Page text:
Imitating Gustavo Kuerten’s tribute to the crowd at Roland Garros a few years ago, Novak Djokovic used his racquet to draw a giant heart in the clay at the end of his 4-6, 6-3, 6-3 win over rival Rafael Nadal in the two-hour and 18-minute final of the Rome Masters—the final important tune-up before the French Open begins next Sunday.
Djokovic was paying tribute to the crowd*, but he might just as well have been making a statement about his character. In the last 10 matches these two have played, the winner of the first set eventually emerged triumphant. But even those odds were unable to keep Djokovic from playing two astonishing sets and finishing this match with a degree of ferocity and skill that we rarely see.
Some will see this match as a sneak preview of the French Open final, in three weeks’ time. Others, though, will see it as a kind of reprise of their meeting at Roland Garros last year, a semifinal marked by unexpected and sometimes baffling swings of momentum. Perhaps it was both. But keep in mind that this was a best-of-three match, whereas the game is best-of-five in Paris—and thus more friendly to the dogged, determined Nadal, as he showed in that 2013 clash.
This was the 41st meeting between these men, making it, already, the most prolific rivalry in the history of the Open era. It’s a close one, too, with Nadal leading 22-18 going in. With so many matches under their belts, these men know each other inside and out, a factor that is abundantly evident when they play. If you didn’t know better, you might regard those swings of momentum and wild plot twists with a skeptical eye and wonder if the two of them hadn’t choreographed the match beforehand.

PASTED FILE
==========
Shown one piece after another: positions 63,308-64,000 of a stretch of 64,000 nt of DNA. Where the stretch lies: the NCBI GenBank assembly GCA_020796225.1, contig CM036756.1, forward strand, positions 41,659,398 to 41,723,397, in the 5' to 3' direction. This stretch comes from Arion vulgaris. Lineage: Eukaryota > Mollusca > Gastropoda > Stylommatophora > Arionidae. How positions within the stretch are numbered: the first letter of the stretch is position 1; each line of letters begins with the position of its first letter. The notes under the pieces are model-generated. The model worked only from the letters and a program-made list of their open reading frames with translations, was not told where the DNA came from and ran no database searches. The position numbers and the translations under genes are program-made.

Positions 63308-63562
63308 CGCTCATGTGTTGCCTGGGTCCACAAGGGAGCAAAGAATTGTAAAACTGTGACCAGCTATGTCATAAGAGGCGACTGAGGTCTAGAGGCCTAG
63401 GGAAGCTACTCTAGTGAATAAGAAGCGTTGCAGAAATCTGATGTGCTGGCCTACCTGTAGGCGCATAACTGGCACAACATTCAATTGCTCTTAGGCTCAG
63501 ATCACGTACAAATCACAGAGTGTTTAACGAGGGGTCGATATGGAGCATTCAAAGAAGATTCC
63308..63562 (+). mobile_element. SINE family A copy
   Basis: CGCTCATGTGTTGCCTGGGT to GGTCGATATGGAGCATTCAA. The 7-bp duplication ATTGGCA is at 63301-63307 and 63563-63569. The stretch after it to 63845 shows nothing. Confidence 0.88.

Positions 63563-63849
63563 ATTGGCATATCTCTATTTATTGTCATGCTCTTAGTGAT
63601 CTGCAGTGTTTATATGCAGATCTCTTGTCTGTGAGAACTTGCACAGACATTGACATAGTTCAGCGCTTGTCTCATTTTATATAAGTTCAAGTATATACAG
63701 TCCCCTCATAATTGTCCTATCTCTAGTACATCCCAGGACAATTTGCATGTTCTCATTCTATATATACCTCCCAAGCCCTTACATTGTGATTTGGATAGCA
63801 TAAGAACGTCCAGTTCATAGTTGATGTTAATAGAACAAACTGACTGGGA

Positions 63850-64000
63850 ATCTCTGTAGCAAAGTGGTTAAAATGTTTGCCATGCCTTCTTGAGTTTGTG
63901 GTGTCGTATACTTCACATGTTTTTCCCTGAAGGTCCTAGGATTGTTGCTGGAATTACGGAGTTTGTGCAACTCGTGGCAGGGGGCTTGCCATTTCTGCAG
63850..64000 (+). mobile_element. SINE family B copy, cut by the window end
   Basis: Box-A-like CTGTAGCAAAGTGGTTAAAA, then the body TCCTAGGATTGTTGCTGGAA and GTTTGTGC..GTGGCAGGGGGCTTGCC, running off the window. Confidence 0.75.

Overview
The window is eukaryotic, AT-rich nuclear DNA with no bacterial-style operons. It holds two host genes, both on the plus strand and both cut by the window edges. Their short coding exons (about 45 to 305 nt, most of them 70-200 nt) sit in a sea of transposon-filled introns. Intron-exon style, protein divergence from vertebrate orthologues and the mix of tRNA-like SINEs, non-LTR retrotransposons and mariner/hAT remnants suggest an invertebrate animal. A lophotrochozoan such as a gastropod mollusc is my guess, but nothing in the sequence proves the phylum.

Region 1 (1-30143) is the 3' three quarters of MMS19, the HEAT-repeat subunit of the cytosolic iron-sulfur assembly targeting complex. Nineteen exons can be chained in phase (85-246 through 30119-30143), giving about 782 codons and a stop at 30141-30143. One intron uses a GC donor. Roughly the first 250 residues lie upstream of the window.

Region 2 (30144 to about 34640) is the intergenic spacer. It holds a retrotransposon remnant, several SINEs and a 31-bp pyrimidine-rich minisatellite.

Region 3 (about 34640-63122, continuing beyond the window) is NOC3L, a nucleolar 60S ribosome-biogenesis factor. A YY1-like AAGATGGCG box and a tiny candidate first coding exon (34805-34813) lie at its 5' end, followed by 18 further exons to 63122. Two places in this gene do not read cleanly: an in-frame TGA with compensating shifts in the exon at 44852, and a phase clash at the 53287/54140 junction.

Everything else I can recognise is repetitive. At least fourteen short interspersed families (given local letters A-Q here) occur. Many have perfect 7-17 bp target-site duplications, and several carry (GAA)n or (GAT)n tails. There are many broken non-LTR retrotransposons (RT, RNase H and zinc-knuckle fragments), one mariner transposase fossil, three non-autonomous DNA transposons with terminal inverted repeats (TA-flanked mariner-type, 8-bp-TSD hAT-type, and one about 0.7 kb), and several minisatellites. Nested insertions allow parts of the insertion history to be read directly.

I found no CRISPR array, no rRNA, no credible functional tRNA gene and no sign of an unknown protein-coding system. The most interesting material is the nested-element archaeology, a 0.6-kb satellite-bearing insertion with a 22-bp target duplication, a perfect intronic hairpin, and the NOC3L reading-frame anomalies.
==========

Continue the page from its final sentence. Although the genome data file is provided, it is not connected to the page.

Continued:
Take the first set today. Djokovic went off his feed at 1-all in the first set and fell behind while serving, 0-40. He then hit a winner, and ended a terrific rally with a high, sharply-angled backhand volley to erase the second break point. But then it was Nadal’s turn: After a spirited, explosive rally, He advanced and buried a cross-court forehand volley to secure the break and the lead, 2-1.
Nadal held with ease, losing just one point in the next game, and then broke Djokovic again. This time, he reeled off three straight points from 15-all to break. By that time, Djokovic had made a dozen unforced errors and he expressed his disapproval as they changed ends at 1-4, smashing his racquet against his bench seat.
But this being Nadal-Djokovic, it was unsurprising to see Djokovic roar right back—with a lot of help from Nadal. He broke Nadal with puzzling ease and then powered through a service game of his own to close within 3-4, albeit still a break down.
The next game was critical—and barely credible. Nadal fell behind 0-40 (by which time Djokovic had won 11 of the last 13 points), but then Djokovic collapsed in a heap. He made unforced errors on four of the next five points—all of them won by Nadal. The top seed and world No. 1 won the game when Djokovic made a rally error with his forehand.
At 5-3, Nadal’s break was safe, and he went on to serve out the set with no trouble, mainly because of Djokovic’s inability to return adequately.
The second set continued this still-evolving trend of predictable unpredictability. Djokovic caught his second—or was it his third, or fourth?—wind and broke through a Nadal serve, then held for 3-0. He seemed in total control when he bolted to a 40-0 lead in the next game, and then the momentum shifted again.